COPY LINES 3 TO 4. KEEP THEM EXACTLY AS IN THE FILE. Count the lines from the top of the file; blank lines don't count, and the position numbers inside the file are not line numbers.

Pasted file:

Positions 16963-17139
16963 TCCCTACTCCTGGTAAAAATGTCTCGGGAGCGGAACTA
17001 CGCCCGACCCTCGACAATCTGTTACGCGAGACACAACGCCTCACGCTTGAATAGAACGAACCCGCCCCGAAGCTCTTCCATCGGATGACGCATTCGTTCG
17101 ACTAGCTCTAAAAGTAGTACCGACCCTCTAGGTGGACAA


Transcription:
17001 CGCCCGACCCTCGACAATCTGTTACGCGAGACACAACGCCTCACGCTTGAATAGAACGAACCCGCCCCGAAGCTCTTCCATCGGATGACGCATTCGTTCG
17101 ACTAGCTCTAAAAGTAGTACCGACCCTCTAGGTGGACAA